nominal enumeration codes
0other- combined DSE fire severity classes 1 + 2
1low severity fire - combined DSE fire severity classes 3 + 4 + 5
pref
definitionProbability of area remaining unburnt following fire from Mackey et al (2002). These values were generated as the final product of the Mackey et al (2002) modelling process. These values represent the probability of a grid cell remaining unburnt following a fire. As these values represent a scale of probability and are not categorical we can only provide a qualitative description of the characteristics associated with values at each end of the scale. These are as follows; 1 can be interpreted as = Low percentile mean fire interval (<100 years), low probability of multi-agedness (<25%). lower mean topographic wetness index (TWI), higher elevation percentile, higher annual mean temperature. 9 can be interpreted as = 90-100% percentile mean fire interval (>500 years), high probability of multi-agedness (>65%), higher mean topographic wetness index (TWI), lower elevation percentile, lower annual mean temperature.
ordinal text definitionCharacter
row
definitionRow location in raster grid
ordinal text definitionnumber
slope
definitionSlope based on neighbourhood geometry of the 20 m DEM.
interval number typereal
interval standard unitdegree
twi
definitionTopographic wetness index. Index of contributing catchment divided by slope at each grid cell of the 20 m DEM TWI is a continuous terrain-based measure of potential wetness that indicates position in the landscape. It ranges from negative values on hill tops and ridges (with no contributing catchment) then upper slopes (small contributing catchment/steep slope) to increasingly higher positive values through lower slopes, valley flats and eventually drainage lines.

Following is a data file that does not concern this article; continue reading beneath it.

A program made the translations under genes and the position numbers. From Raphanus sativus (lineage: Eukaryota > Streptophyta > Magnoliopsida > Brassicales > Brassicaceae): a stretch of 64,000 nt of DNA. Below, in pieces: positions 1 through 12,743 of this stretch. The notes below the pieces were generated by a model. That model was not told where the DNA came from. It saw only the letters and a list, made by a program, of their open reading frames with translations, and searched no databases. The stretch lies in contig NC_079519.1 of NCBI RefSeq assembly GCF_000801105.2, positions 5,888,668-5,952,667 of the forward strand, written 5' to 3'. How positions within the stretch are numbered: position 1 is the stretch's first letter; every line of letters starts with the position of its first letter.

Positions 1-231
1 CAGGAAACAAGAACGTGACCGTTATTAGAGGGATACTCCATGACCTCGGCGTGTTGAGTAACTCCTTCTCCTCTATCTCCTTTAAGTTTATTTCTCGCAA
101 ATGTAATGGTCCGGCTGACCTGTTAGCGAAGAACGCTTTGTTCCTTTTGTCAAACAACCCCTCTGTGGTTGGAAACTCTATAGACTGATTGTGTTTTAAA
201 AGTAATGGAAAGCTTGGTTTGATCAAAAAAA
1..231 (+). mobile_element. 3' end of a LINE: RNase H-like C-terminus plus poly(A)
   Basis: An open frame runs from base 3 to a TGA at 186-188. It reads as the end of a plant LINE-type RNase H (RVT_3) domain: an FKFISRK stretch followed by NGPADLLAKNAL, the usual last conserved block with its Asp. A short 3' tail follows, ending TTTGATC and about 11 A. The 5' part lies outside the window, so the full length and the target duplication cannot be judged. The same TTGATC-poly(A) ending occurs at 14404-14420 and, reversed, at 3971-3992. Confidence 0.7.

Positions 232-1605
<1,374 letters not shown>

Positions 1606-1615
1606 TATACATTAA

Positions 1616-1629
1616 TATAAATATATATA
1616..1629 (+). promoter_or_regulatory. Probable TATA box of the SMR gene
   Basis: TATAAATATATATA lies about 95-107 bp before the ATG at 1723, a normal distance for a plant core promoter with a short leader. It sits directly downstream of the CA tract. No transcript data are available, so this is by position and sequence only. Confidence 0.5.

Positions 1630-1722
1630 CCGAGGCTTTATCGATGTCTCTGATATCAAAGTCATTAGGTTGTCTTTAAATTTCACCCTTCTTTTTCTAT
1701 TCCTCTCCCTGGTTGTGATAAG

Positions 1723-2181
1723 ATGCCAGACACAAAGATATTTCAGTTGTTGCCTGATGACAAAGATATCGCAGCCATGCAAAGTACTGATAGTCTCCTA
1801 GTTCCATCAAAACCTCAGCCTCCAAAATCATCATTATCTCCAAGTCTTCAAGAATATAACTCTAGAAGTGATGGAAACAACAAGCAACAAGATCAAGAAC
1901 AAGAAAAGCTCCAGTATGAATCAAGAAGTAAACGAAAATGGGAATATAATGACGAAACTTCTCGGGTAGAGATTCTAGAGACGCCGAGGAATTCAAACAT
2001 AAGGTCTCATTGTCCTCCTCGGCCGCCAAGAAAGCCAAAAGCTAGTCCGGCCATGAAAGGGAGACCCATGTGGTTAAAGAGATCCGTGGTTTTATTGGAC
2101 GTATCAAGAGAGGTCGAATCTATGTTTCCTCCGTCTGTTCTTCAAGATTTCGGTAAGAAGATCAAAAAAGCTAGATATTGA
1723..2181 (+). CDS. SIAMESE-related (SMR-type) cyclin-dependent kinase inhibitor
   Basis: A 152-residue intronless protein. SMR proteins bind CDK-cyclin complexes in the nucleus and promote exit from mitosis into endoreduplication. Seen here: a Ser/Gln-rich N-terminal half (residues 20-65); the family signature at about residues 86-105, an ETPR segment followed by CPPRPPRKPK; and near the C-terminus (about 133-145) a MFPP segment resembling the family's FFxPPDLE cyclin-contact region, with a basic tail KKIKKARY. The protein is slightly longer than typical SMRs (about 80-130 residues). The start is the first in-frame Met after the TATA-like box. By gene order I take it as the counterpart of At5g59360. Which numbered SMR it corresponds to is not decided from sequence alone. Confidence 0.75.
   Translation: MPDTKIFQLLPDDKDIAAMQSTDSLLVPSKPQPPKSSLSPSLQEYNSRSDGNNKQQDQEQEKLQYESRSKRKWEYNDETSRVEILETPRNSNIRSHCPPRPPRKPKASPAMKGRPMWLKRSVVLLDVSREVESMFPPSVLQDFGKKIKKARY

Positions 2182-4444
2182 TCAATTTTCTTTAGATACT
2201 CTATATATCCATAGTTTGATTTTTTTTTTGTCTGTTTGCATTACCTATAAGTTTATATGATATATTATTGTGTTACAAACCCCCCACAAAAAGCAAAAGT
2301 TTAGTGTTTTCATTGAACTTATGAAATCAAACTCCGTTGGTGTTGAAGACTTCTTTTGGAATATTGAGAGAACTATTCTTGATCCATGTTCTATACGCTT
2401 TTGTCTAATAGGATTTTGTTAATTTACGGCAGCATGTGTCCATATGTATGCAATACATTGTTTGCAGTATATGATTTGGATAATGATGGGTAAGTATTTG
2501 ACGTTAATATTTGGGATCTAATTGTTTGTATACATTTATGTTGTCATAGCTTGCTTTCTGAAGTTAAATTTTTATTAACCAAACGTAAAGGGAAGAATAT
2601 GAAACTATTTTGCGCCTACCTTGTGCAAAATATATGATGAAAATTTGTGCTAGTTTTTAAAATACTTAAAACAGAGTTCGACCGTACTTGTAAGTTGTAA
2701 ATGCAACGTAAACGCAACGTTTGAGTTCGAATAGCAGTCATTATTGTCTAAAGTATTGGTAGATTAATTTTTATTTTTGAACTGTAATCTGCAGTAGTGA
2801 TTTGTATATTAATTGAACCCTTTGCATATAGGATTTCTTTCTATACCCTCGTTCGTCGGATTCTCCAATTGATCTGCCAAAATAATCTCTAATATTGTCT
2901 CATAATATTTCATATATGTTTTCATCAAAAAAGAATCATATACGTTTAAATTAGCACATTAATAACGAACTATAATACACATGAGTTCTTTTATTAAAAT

interval number typereal
interval standard unitdimensionless
x
definitionLatitude WGS84 decimal degrees
interval number typereal
interval standard unitmeter
xcord
definitionx co-ordinate AGD66. Co-oridinates for the centre of each 20 m grid cell
interval number typewhole
interval standard unitmeter
y
definitionLongitude WGS84 decimal degrees
interval number typereal
interval standard unitmeter
ycord
definitiony co-ordinate AGD66. Co-oridinates for the centre of each 20 m grid cell
ratio number typewhole
ratio standard unitnumber


Name
lvic_berry_fire_severity_oshannassycatchment_p363t618.csv
Description

aspe
definitionEast component of aspect based on sine of aspect angle (continuous value from -1 to +1) from neighbourhood geometry of the 20 m DEM
ratio number typereal
ratio standard unitdimensionless
aspn
definitionNorth component of aspect based on cosine of aspect angle (continuous value from -1 to +1) from neighbourhood geometry of the 20 m DEM
ratio number typereal
ratio standard unitdimensionless
cell
definitionCell number in grid (1 is top right)
ordinal text definitionnumber
col
definitionColumn location in raster grid
ordinal text definitionnumber
crownfire
definitionFire severity re-classified into binomial measure of crownfire = 1 or other = 0